The Indianapolis children, students, and faculty who help maintain and restore Marian University‘s EcoLab have a little help from the engineers of the natural world. Though the wetlands that are a part of the EcoLab have been around downtown Indianapolis for about 100 years, they’ve recently been part of an educational initiative designed to teach students (including students at Indianapolis high schools as well as graduate students at the university) about ecology, preservation, and environmental restoration. But the work at the wetlands isn’t done entirely by humankind. No, beavers have long been assisting Marian University in keeping its EcoLab clean and running. These flat tailed, buck toothed builders can direct the flow of waters, create artificial ponds, and construct elegant dams, all to make a home for themselves and their young. Indianapolis residents can get a first hand glimpse at the work of these eager beavers when they attend The Beaver: Local Architect and Engineer Demonstration at the Indiana State Museum on Friday, April 15, 2011.
Beavers are the second largest rodent species in the world, second only to the massive capybara of South America. Though the animals once numbered around 60 million in the United States, their numbers have steadily dwindled over the decades: as of 1988, roughly 6 to 12 million beavers were left. This is partly due to trapping for commercial reasons, but it also has to do with the public perception of the beaver. The animals, thanks to their prowess at construction, routinely demolish parts of forests that humans would like to use, dam up rivers that shouldn’t be dammed, and generally make themselves an annoyance. The beavers aren’t trying to get our goat; it’s simply how they live. Actually, far from damaging the environments they frequent, beavers can improve them. Beaver ponds often evolve into full fledged wetlands, which use natural processes to remove sediment, contaminants, and pollutants from the water, creating cleaner drinking water for all living things.
|Video of a David Attenborough narrated nature documentary concerning beavers, which are also the focus of The Beaver: Local Architect and Engineer at the Indiana State Museum in Indianapolis|
The Marian University EcoLab has been a part of the Indianapolis education system for the past 100 years, since its inception by landscape architect Jans Jensen. Since then, the environmental restoration of the park has been up to Marian University students, Indianapolis people, students at Indianapolis public schools, and, of course, the beavers. Participants in The Beaver: Local Architect and Engineer Demonstration at the Indiana State Museum will have the chance to virtually explore the 55 acres of the EcoLab located near downtown Indianapolis, where they’ll see the myriad signs of the beavers hard at work. Dams, fallen trees, lodges, canals, ponds, and more are signs of the handiwork of these flat tailed rodents, all of which help the wetlands maintain their chemical and natural balance.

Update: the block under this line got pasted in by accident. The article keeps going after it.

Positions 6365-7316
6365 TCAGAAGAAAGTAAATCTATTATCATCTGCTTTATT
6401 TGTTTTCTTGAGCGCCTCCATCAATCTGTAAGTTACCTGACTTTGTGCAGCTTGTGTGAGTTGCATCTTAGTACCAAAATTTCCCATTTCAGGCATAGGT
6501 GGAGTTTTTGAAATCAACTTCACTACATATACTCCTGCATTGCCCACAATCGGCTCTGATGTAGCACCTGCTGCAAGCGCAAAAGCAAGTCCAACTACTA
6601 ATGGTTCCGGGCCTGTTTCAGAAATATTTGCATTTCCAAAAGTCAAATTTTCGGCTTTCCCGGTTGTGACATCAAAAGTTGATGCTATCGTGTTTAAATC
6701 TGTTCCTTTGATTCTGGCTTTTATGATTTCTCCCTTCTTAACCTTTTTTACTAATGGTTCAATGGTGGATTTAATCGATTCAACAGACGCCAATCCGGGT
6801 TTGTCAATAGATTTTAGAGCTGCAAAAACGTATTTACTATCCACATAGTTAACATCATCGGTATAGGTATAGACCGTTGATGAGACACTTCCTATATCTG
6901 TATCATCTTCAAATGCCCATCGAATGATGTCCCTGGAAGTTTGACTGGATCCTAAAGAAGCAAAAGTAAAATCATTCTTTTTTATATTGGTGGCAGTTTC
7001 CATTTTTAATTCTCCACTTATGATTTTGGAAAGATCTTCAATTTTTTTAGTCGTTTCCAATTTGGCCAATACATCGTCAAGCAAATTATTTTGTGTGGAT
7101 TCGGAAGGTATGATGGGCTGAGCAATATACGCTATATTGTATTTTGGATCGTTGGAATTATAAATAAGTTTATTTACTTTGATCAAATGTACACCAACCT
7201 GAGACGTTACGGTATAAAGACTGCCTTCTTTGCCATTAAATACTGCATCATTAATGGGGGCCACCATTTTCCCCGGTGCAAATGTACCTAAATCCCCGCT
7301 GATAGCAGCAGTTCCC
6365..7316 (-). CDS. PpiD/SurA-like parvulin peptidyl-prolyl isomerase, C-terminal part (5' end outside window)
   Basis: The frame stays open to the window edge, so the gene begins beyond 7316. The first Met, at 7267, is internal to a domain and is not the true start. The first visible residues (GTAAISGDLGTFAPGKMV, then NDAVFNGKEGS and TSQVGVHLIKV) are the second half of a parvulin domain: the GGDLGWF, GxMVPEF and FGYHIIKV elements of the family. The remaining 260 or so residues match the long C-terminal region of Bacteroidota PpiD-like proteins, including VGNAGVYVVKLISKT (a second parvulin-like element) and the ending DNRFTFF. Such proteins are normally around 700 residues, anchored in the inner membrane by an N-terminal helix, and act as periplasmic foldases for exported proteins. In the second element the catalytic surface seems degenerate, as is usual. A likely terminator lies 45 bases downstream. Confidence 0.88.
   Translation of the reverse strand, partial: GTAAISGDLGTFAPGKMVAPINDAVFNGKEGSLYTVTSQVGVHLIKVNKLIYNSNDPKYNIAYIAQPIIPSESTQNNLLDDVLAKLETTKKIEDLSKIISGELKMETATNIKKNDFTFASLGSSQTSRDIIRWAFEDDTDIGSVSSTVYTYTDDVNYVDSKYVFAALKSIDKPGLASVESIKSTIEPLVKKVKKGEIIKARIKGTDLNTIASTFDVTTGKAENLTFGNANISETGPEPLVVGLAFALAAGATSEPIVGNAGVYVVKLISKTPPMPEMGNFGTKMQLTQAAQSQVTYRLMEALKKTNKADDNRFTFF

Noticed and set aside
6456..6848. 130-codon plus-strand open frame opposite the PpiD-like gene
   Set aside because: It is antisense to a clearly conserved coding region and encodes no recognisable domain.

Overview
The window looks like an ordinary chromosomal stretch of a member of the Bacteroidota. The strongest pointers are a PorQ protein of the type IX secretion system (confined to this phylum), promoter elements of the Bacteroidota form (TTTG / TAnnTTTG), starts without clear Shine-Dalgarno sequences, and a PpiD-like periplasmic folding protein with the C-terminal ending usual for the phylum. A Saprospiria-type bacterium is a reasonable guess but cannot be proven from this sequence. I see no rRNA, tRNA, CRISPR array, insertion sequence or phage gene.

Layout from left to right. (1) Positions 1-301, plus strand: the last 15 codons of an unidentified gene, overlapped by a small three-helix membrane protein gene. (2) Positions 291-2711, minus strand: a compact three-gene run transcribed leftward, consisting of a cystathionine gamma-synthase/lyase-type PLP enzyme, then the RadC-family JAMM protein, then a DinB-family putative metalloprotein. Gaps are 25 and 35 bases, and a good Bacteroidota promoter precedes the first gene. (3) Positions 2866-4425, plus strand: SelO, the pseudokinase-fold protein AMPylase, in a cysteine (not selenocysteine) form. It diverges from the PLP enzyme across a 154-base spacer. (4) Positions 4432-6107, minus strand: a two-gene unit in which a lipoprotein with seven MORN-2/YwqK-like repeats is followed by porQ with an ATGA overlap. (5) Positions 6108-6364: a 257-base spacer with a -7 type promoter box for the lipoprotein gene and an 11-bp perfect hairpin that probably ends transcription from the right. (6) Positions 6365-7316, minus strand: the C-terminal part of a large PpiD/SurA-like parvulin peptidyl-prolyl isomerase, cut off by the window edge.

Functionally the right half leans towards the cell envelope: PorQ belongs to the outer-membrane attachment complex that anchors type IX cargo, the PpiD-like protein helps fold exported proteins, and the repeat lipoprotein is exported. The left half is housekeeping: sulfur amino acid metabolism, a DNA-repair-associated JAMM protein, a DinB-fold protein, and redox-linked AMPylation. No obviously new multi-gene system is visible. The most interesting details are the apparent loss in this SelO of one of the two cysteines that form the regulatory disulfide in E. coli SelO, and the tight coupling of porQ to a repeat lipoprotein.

By the time you leave The Beaver: Local Architect and Engineer Demonstration at the Indiana State Museum, you’ll have an almost encyclopedic knowledge of the eager beaver. You’ll have the chance to feel their fur, check out the unique shape of their skull (complete with their wood obliterating buck teeth), identify their tracks, and even become intimately acquainted with their scat, something your kids might think is cooler than you do. Also, check out a heart warming video of a beaver rescue by a high sided pool in the EcoLab. By the end of your time at The Beaver: Local Architect and Engineer Demonstration, you’ll be ready to challenge the Giant Beaver Wheel, which will test your knowledge of these chubby rodents.
Visitors to the Indiana State Museum can check out The Beaver: Local Architect and Engineer Demonstration on Friday, April 15, 2011, from 10:00 p.m. to noon. While you’re at the Indianapolis museum, you can be an extra eager beaver and learn more about these smart builders at the Beaver Fever gallery, where you can explore the history of the beaver (including his prehistoric ancestors) and see artifacts made from beaver materials. This Indianapolis event is absolutely free for members and free with museum admission for non-members (Indiana State Museum admission is $7 for adults, $6.50 for seniors, and $4 for children ages 3-12). If you think the beaver is just a cheesy Mel Gibson movie, come on down to the Indiana State Museum on Friday, April 15, 2011 for The Beaver: Local Architect and Engineer Demonstration.
The Beaver: Local Architect and Engineer Demonstration
Friday, April 15, 2011 from 10:00 a.m. to Noon
Tickets: FREE for members/FREE with museum admission for non-members